Even if no one in your Holly Springs, Georgia, home suffers from allergies or asthma, you don’t want to overlook assessing your home’s indoor air quality. The quality of your indoor air directly impacts your quality of life. Biological agents, dust mites, pet dander, odors, pollen, and tobacco smoke all contribute to indoor air pollution. While keeping your home clean can help, ensuring proper ventilation can go a long way to improving your home’s indoor air quality.
Home Ventilation Explained
According to the U.S. Environmental Protection Agency (EPA), pollutant levels inside your home can increase if not enough outdoor air enters your home. Newer homes, in particular, tend to be better insulated and sealed than older homes. At certain times of the year, such as winter, when windows are closed, indoor pollutants can accumulate and pose problems for your household.
Signs that your home may not have the proper ventilation include condensation forming on windows, stuffy air or unpleasant odors, dirty HVAC system vents, and biological growth in areas with high humidity (such as bathrooms) or mudrooms where coats, outerwear, and shoes collect.
Sources of Home Ventilation
Outside air enters into and exits your home through three sources of ventilation: infiltration, mechanical ventilation, and natural ventilation.
- Infiltration refers to air flow occurring through openings in your home. Areas such as joints in building material, cracks in walls or floors, and the spaces around doors and window frames are all sources of infiltration.
- Mechanical ventilation refers to equipment that moves air into and out of your home, such as an exhaust fan in your bathroom that vents air outdoors. Fans and your home’s ductwork also play a role in removing indoor air and circulating filtered outside air throughout your home.
- Natural ventilation takes place when outside air enters your home through sources such as open doors and windows. Wind and the difference in temperatures between the indoors and outdoors create a current or wave that promotes infiltration and ventilation.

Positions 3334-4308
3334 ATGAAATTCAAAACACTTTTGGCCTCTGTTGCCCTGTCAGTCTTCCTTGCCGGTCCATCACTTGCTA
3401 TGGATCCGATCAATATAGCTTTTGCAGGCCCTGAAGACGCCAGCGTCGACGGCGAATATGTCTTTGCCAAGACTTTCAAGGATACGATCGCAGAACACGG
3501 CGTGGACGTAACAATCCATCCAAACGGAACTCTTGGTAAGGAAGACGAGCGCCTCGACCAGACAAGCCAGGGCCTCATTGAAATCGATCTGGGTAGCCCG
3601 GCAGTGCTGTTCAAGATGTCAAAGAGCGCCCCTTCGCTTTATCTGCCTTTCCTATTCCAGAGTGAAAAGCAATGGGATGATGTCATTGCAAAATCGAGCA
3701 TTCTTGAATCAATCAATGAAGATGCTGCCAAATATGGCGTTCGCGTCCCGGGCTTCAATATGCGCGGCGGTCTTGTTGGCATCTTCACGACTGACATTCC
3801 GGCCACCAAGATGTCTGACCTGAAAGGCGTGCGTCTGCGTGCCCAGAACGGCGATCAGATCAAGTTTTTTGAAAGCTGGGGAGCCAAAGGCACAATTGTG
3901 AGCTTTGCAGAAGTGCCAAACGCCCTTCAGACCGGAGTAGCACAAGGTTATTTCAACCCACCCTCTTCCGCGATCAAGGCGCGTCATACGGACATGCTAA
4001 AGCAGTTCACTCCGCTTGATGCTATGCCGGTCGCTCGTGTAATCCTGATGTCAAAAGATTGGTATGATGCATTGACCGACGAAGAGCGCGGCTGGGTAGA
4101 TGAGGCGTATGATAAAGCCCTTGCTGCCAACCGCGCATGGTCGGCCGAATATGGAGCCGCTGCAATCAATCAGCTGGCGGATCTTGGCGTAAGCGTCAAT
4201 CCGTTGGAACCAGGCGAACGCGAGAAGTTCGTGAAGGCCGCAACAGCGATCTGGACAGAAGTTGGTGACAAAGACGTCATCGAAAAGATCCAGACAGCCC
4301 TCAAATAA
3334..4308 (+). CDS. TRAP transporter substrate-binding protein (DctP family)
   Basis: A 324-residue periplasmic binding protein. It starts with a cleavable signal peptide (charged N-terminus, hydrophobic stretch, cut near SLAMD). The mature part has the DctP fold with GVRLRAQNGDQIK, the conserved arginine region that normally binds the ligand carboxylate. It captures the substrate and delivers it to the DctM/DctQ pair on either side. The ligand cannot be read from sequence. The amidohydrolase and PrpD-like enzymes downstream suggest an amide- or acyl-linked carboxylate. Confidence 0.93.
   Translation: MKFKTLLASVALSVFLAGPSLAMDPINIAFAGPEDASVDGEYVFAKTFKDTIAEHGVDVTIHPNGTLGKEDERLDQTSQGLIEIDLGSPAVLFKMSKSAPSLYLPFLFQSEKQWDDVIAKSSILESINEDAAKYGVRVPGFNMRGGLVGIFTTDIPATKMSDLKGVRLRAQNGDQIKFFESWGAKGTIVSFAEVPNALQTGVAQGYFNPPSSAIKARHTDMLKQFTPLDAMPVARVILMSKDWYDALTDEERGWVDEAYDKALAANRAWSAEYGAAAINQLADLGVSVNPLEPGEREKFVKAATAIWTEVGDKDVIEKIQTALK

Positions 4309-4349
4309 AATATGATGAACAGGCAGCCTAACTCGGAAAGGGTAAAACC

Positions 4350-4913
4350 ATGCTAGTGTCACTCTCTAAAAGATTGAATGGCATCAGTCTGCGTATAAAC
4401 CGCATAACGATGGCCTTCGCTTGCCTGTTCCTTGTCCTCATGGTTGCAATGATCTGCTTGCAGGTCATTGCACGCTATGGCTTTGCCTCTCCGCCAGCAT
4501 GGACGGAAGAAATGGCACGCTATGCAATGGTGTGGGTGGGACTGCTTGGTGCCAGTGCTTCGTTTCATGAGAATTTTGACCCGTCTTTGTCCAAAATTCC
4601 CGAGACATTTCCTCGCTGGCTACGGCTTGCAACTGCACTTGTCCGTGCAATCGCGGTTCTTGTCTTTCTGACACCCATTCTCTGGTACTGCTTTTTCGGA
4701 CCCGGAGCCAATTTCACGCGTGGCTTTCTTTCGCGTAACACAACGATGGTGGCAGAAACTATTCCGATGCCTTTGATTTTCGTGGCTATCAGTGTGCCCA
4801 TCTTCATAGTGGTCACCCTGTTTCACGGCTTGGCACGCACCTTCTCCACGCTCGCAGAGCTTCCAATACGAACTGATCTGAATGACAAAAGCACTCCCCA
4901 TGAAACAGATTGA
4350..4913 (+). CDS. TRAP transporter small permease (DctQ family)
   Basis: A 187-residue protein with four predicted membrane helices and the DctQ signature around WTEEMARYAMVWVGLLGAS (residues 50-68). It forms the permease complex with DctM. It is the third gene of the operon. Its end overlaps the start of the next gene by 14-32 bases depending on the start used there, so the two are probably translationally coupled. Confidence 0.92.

If your home has an attic, take special note of the role of ventilation here. Heat naturally rises to the highest areas of your home. Installing an exhaust fan in a gable or the roof can help draw hot air upward and out of your house while allowing cooler air to enter from windows.
You can also maximize the operating efficiency of your home’s HVAC system to promote ventilation. Using ceiling or window fans, for example, can go a long way to making your home feel more comfortable and create ventilation inside your living spaces. By making your home’s indoor air feel cooler, fans can allow you to raise the thermostat on your air conditioner by a few degrees. Similarly, when you use fans during the winter months to circulate heat throughout your home, you can lower the thermostat on your heating system. Fans are also essential for keeping home humidity levels in check, which can also improve your home’s ventilation levels.
Ways to Lower Indoor Air Pollutants in Your Home
One simple way to lower the concentrations of indoor air pollutants is to open windows to allow fresh air to enter into your home. You can create a cross-ventilation effect by opening adjacent and facing windows at the same time.
Keeping your home’s HVAC system operating in peak condition is another important way to promote good ventilation. At E. Smith Heating & Air Conditioning, we recommend scheduling regular HVAC system maintenance checks to ensure your system is working properly. During these maintenance checks, our specialists will look for problems that may signal potential operating issues for your system and make necessary repairs.
For answers to questions regarding your home’s indoor air quality and ventilation, turn to the trusted HVAC professionals of E. Smith Heating & Air Conditioning. Call us at 678-369-8866.
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